Animal data provide strong evidence for the implication of cortical spreading depression in migraine pathophysiology. In rats it has been shown that chronic treatment with different migraine prophylactic drugs suppresses cortical spreading depression in a duration-dependent manner and increases the electrical stimulation threshold [38]. Since increased central noradrenergic activity may be a basic phenomenon in the pathophysiology of migraine, findings of the present and earlier studies following beta-blocker treatment suggest that one mechanism of migraine prophylaxis may be to act on cortical hyperexcitability.

In the present patients mean MT did not change due to preventive treatment. Studies evaluating MT over the primary motor cortex in patients with migraine revealed controversial results [11, 3941], no significant changes of MT in migraine were reported more recently [34, 42]. Following treatment with topiramate mean MT was enhanced, again there was no correlation with clinical effects [24]. However, even if report of excitability dysfunction in migraine are controversial concerning the MT assessment, motor cortex plasticity has been found to be consistently altered (short term plasticity and homeostatic plasticity) in the direction of increased responsivity in migraine [43, 44]. Indeed changes in plasticity more than pure hyper- or hypoexcitability are likely more specific for migraine pathophysiology [43, 44]. Moreover, modulation of such mechanisms by migraine prophylaxis has been shown in the visual and motor cortex [4345].

In conclusion the present findings suggest that effects of beta-blockers in migraine prevention are, at least in part, related to influences on the excitability of the visual cortex. Due to treatment decreased mean PT were restored to a level corresponding to that in healthy controls as shown in a previous study. This was not observed in all subjects who responded to treatment suggesting that phosphene thresholds elicited by occipital TMS appear suitable to measure effects of prophylaxis on cortical excitability only in individual patients.

There are several limitations of the study. The baseline PT tests gave similar results in both groups, who were different for headache frequency. It might be useful to investigate patients with comparable attack frequencies at baseline. Moreover, there was a higher responder rate compared to clinical trials which may be due to the relatively small sample size and may therefore not reflect data of larger clinical trials. Finally, the design was not randomized and there was no placebo control.

Lack of significant correlation in treated patients of the present study, however, suggests that clinical efficacy of migraine prevention may in addition depend on effects distinct from cortical excitability [24]. Imaging studies have shown that the rostral brainstem may enhance cortical activation in migraine [46, 47] and effects of migraine preventive drugs on other brain structures are likely. Further studies with larger groups of patients are needed to evaluate whether and to what extent clinical effects of substances used in migraine prevention may be related to cortical excitability and to determine long lasting effects.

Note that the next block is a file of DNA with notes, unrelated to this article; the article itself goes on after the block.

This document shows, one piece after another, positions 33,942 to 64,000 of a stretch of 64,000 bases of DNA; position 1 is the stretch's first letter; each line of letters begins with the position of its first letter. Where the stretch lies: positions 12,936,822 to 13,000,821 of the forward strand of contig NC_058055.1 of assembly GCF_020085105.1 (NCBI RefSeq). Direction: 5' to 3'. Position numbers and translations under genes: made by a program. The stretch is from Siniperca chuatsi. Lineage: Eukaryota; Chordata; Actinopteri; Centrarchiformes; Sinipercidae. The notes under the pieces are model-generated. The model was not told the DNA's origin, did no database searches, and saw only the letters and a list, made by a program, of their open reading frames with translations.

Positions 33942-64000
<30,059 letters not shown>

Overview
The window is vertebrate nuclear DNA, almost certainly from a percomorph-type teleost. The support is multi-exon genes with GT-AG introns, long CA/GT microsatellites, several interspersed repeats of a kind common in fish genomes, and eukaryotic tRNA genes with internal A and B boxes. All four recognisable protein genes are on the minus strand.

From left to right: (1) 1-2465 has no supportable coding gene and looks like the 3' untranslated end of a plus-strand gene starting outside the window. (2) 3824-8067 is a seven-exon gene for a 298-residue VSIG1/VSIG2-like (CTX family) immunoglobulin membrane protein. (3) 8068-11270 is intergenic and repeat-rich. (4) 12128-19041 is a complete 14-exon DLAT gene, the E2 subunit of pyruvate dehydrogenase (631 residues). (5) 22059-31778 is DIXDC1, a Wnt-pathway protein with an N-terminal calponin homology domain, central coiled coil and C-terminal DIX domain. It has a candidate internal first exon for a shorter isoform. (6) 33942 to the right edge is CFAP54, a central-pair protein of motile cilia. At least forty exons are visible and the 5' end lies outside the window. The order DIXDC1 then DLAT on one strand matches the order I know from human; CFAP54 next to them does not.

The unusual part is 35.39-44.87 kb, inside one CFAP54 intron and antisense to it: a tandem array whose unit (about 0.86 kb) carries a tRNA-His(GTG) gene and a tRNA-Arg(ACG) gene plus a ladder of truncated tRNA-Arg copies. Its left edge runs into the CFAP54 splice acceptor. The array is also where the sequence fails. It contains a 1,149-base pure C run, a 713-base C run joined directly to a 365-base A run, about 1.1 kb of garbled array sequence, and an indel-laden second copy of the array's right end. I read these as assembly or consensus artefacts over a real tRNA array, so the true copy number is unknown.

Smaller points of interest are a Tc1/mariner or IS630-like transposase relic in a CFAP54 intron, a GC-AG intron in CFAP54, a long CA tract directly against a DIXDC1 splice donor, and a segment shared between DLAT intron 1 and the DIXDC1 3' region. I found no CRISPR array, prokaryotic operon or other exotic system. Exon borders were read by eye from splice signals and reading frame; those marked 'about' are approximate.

Conflict of interest Prof. Dr. Hans-Christoph Diener received honoraria for participation in clinical trials, contribution to advisory boards or oral presentations from: Addex Pharma, Allergan, Almirall, AstraZeneca, Bayer Vital, Berlin Chemie, Böhringer Ingelheim, Bristol-Myers Squibb, Coherex, CoLucid, GlaxoSmithKline, Grünenthal, Janssen-Cilag, Lilly, La Roche, 3M Medica, Medtronic, Menerini, Minster, MSD, Neuroscore, Novartis, Johnson & Johnson, Pierre Fabre, Pfizer, Schaper and Brümmer, Sanofi, St. Jude and Weber & Weber. Financial support for research projects was provided by Allergan, Almirall, AstraZeneca, Bayer, GSK, Janssen-Cilag, MSD and Pfizer. Headache research at the Department of Neurology in Essen is supported by the German Research Council (DFG), the German Ministry of Education and Research (BMBF) and the European Union. H.C. Diener has no ownership interest and does not own stocks of any pharmaceutical company.

Open Access This article is distributed under the terms of the Creative Commons Attribution License which permits any use, distribution and reproduction in any medium, provided the original author(s) and source are credited.

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[Figure ID: Fig1]
Fig. 1 

Individual phosphene thresholds (% of the maximal stimulator output) in migraine patients determined by single-pulse TMS at baseline and following beta-blocker treatment (a) and in patients without preventive treatment (b)

[Figure ID: Fig2]
Fig. 2 

Mean phosphene thresholds ± SE at baseline (dark blue columns) and follow-up (light blue columns) in preventively treated patients compared to patients without migraine prophylaxis

[Figure ID: Fig3]
Fig. 3 

Correlation between changes of attack frequencies per month and differences of phosphene thresholds in all patients (a), patients without migraine prophylaxis (b) and patients with beta-blocker treatment (c). Note that several dots in (a) and (b) represent two or more subjects

[TableWrap ID: Tab1] Table 1 

Clinical characteristics of migraine patients

Clinical characteristics Patients treated with beta-blocker Patients without prophylaxis
N 15 14
MwA/MwoA 6/9 7/7
Male/female 2/13 2/12
Mean age (years) 37.3 ± 11.5 37.4 ± 13.8
Age range (years) 18–60 21–64
Mean disease duration (years) 15.3 ± 12.9 12.2 ± 8.9
Mean attack frequency/month 3.33 ± 0.97 1.43 ± 0.90

Group mean values are expressed ± standard deviation (SD)

MwA migraine with aura, MwoA migraine without aura

Article Categories:
  • Original

Keywords: Keywords Cortical excitability, Migraine prophylaxis, Phosphene threshold, Transcranial magnetic stimulation.